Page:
If your Wi-Fi is being problematic, try these DIY tips. There’s a good chance you can get your Wi-Fi running up to speed without the help (or expense) of a professional.

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Last Updated on May 14, 2019

8 Replacements for Google Notebook

8 Replacements for Google Notebook

Exploring alternatives to Google Notebook? There are more than a few ‘notebooks’ available online these days, although choosing the right one will likely depend on just what you use Google Notebook for.

  1. Zoho Notebook
    If you want to stick with something as close to Google Notebook as possible, Zoho Notebook may just be your best bet. The user interface has some significant changes, but in general, Zoho Notebook has pretty similar features. There is even a Firefox plugin that allows you to highlight content and drop it into your Notebook. You can go a bit further, though, dropping in any spreadsheets or documents you have in Zoho, as well as some applications and all websites — to the point that you can control a desktop remotely if you pare it with something like Zoho Meeting.
  2. Evernote
    The features that Evernote brings to the table are pretty great. In addition to allowing you to capture parts of a website, Evernote has a desktop search tool mobil versions (iPhone and Windows Mobile). It even has an API, if you’ve got any features in mind not currently available. Evernote offers 40 MB for free accounts — if you’ll need more, the premium version is priced at $5 per month or $45 per year. Encryption, size and whether you’ll see ads seem to be the main differences between the free and premium versions.
  3. Net Notes
    If the major allure for Google Notebooks lays in the Firefox extension, Net Notes might be a good alternative. It’s a Firefox extension that allows you to save notes on websites in your bookmarks. You can toggle the Net Notes sidebar and access your notes as you browse. You can also tag websites. Net Notes works with Mozilla Weave if you need to access your notes from multiple computers.
  4. i-Lighter
    You can highlight and save information from any website while you’re browsing with i-Lighter. You can also add notes to your i-Lighted information, as well as email it or send the information to be posted to your blog or Twitter account. Your notes are saved in a notebook on your computer — but they’re also synchronized to the iLighter website. You can log in to the site from any computer.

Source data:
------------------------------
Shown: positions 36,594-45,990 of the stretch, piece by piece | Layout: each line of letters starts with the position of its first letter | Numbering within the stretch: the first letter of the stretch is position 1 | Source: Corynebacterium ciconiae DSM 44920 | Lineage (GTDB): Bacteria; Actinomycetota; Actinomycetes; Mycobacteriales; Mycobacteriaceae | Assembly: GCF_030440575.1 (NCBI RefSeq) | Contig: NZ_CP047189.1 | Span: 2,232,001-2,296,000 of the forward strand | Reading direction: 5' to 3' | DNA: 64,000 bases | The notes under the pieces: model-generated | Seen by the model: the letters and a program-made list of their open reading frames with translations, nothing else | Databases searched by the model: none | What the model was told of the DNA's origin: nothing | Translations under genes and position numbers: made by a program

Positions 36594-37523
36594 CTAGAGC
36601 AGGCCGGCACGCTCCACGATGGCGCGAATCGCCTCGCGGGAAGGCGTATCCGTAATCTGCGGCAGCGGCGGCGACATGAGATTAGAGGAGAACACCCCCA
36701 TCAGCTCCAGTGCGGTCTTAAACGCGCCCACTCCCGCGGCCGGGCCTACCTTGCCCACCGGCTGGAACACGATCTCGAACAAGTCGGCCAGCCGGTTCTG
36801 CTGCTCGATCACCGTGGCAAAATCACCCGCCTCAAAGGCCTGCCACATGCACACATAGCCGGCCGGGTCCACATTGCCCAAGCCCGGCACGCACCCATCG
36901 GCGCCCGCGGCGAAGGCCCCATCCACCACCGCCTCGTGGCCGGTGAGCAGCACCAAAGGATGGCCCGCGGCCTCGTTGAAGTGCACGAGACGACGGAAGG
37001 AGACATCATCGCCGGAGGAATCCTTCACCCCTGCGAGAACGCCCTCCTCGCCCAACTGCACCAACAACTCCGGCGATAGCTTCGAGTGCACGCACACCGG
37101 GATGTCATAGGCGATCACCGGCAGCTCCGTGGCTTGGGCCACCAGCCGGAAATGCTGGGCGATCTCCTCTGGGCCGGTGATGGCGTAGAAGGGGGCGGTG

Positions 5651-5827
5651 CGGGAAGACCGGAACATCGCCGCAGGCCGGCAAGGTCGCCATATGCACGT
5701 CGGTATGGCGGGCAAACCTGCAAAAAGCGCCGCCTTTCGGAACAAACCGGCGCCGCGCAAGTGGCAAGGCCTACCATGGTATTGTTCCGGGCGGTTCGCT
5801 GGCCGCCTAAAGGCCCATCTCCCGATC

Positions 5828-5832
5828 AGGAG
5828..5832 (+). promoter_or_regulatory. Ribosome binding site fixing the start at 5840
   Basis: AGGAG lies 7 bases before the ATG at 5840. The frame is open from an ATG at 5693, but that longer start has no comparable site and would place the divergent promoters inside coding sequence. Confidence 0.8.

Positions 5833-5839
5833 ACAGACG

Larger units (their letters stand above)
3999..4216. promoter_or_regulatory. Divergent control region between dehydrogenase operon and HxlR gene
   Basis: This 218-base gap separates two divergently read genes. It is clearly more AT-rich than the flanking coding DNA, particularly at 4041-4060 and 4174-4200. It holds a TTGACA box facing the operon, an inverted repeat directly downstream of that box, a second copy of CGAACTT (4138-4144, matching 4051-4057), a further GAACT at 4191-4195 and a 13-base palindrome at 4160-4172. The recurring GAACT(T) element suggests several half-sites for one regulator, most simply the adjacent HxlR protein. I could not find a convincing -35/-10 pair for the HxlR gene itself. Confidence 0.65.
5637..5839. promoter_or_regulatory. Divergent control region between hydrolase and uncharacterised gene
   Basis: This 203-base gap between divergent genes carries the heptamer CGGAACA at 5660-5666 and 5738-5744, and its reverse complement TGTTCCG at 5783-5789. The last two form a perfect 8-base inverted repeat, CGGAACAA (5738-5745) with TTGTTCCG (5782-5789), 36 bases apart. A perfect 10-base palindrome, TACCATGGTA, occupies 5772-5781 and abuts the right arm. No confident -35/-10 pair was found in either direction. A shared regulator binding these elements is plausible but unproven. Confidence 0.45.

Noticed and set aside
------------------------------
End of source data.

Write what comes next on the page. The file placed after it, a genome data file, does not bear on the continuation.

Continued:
5. Clipmarks
    For those browsers interested in sharing what they find with others, Clipmarks provides a tool to select clips of text, images and video and share them with friends. You can easily syndicate your finds to a whole list of sites such as Facebook, Twitter and Digg. You can also easily review your past clips and use them as references through Clipmarks’ website.
  6. UberNote
    If you can think of a way to send notes to UberNote, it can handle it. You can clip material while browsing, email, IM, text message or even visit the UberNote sites to add notes to the information you have saved. You can organize your notes, tag them and even add checkboxes if you want to turn a note into some sort of task list. You can drag and drop information between notes in order to manage them.
  7. iLeonardo
    iLeonardo treats research as a social concern. You can create a notebook on iLeonardo on a particular topic, collecting information online. You can also access other people’s notebooks. It may not necessarily take the place of Google Notebook — I’m pretty sure my notes on some subjects are cryptic — but it’s a pretty cool tool. You can keep notebooks private if you like the interface but don’t want to share a particular project. iLeonardo does allow you to follow fellow notetakers and receive the information they find on a particular topic.
  8. Zotero
    Another Firefox extension, Zotero started life as a citation management tool targeted towards academic researchers. However, it offers notetaking tools, as well as a way to save files to your notebook. If you do a lot of writing in Microsoft Word or Open Office, Zotero might be the tool for you — it’s integrated with both word processing software to allow you to easily move your notes over, as well as several blogging options. Zotero’s interface is also available in more than 30 languages.

I’ve been relying on Google Notebook as a catch-all for blog post ideas — being able to just highlight information and save it is a great tool for a blogger.

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In replacing it, though, I’m starting to lean towards Evernote. I’ve found it handles pretty much everything I want, especially with the voice recording feature. I’m planning to keep trying things out for a while yet — I’m sticking with Google Notebook until the Firefox extension quits working — and if you have any recommendations that I missed when I put together this list, I’d love to hear them — just leave a comment!